half-carat square diamond princess cut
Buy the square diamond on your left:
Joanna Hardy,director of jewellery at auction house Sothebys, said: "We don't use the word investment with jewellery, it is something that should be worn and loved. That said, engagement rings are like cars, if you take them back the day after you bought them, then they are not worth as much. On the whole, though, if you hold them for a while, they will go up in value."
The better the quality of the gem, and the bigger it is, the more it is a serious investment which will appreciate over time. But these stones start at perhaps £3,000 or £4,000. Designer jewellery with a big sparkler will appreciate most of all, but again will have to be priced upwards of about £3,000. Anything over £10,000 looks like a good bet.
Hardy added: "At the moment engagement rings are selling very well at auction. Good-quality, single-stone diamond rings we could sell all day, and if it is signed by a well-known house, like Cartier, Tiffany and Hamilton, that is always better. Inches, too, is very well respected. As a general rule, people should buy the best quality they can afford."
There are four things to keep in mind when shopping for a diamond: cut, colour, clarity and carat. The latter refers to the gem's weight. Typical engagement rings in the UK are between half and one carat. The most valuable diamonds are colourless, although yellow and pink diamonds have become fashionable alternatives in recent years. Clear (or white) diamonds are graded D to Z, with a perfectly colourless diamond graded D. How much a diamond sparkles will depend on its cut and clarity. A perfect diamond will be classified IF, for 'internally flawless'.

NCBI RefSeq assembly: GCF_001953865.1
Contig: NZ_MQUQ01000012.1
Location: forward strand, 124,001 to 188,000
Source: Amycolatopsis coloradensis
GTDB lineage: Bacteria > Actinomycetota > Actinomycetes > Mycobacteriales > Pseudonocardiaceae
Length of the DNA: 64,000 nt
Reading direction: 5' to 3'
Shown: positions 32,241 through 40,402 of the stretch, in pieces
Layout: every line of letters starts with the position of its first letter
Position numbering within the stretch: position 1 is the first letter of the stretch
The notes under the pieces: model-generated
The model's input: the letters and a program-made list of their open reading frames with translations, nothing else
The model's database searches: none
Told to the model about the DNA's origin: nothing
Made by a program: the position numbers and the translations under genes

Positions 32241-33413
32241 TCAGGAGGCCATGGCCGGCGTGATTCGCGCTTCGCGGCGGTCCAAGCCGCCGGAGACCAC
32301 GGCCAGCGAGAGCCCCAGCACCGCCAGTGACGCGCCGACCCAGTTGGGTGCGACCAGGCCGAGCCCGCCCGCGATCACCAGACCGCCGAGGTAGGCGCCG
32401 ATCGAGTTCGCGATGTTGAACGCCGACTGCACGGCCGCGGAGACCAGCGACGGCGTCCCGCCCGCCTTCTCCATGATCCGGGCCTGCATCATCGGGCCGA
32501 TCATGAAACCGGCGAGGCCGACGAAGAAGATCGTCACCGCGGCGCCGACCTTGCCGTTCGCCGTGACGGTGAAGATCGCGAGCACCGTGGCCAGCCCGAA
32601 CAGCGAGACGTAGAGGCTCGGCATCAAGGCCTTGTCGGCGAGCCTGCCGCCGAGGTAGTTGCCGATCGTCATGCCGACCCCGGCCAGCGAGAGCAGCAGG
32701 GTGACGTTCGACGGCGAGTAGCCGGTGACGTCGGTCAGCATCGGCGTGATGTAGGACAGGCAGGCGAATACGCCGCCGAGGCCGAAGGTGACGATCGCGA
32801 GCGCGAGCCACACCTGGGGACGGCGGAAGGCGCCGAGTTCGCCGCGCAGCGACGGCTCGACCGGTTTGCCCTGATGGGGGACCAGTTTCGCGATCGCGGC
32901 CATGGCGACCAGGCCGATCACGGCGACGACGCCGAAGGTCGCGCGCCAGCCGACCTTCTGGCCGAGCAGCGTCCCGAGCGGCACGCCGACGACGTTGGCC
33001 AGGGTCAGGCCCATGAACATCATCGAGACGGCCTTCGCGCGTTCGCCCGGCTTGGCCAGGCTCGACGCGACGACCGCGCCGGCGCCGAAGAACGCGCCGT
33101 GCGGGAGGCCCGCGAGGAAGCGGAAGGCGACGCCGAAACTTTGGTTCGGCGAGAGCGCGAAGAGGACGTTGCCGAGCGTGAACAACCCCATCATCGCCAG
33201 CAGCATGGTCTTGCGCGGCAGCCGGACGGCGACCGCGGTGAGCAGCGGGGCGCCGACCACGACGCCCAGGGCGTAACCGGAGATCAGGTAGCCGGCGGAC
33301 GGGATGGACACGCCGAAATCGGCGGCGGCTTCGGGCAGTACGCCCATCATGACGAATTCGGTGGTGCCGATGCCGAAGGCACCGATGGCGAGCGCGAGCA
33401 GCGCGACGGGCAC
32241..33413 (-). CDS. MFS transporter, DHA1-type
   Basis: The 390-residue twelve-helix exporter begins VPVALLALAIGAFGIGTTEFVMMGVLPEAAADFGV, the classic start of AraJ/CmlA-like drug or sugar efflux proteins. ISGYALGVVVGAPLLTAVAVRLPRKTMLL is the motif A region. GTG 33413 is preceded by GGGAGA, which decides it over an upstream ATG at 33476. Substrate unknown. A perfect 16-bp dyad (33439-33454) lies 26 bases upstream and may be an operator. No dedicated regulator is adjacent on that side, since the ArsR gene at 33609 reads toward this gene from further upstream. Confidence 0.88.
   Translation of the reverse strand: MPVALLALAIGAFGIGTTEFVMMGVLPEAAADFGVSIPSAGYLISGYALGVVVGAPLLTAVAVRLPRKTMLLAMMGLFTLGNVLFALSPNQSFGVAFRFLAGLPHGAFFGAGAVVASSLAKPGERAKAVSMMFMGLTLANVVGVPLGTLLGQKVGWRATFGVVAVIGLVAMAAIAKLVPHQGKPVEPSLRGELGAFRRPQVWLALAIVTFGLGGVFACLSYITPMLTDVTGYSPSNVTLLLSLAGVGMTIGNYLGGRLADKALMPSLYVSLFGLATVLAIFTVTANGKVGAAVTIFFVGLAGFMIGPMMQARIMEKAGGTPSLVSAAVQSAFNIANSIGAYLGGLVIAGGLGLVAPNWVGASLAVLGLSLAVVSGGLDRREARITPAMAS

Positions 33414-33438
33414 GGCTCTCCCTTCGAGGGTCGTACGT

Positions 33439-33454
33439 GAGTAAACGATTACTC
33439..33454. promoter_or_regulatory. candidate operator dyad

Round and princess (square) settings are the most common choices for engagement rings, so gentlemen might want to check before opting for a heart or pear-shaped stone.
Watch for terms such as 'clarity enhanced', as this means the diamond has been artificially altered, not given an extra polish. Indeed, as tradition dictates that at least one month's salary is spent on a ring, it is well worth ensuring the diamond bought has a certificate verifying its quality from an independent laboratory. Any reputable jeweller should not be afraid of a buyer wishing to have the quality of their stone verified.
Platinum has been fashionable in recent years, although yellow gold (rather than white or rose) is also popular. When it comes to gold, it is the karat (not to be confused with the earlier carat) that counts, as this tells the purity of the gold in the alloy: nine-karat gold will be less than 40% gold, 18-karat around 75% and 24-karat is 100%.
Experts do not recommend buying diamonds over the internet, as they are better viewed. However, there is no harm in going online to research the current prices for size, quality and setting. A half-carat diamond in either a princess or round cut - G clarity - will cost around £1,500, according to The Diamond Shop, while Cool Diamonds has a one-carat solitaire - D clarity - set in 18-karat gold for £6,730. Those thinking of buying a ring from outside the EU should be aware that UK tax will be due when it enters Britain.
Cynics who think all this is romantic folly might still want to consider investing in diamonds and gold. The demand for diamonds has gone through the roof, boosted by growing affluence in China and India. De Beers, which controls 60% of the world's diamond production, has increased its prices five times in the past two years, but demand has still risen by 8% over the past 12 months.
Indeed, James Picton, an analyst at broker WH Ireland, believes that there could be a 40% supply shortfall by the end of the decade.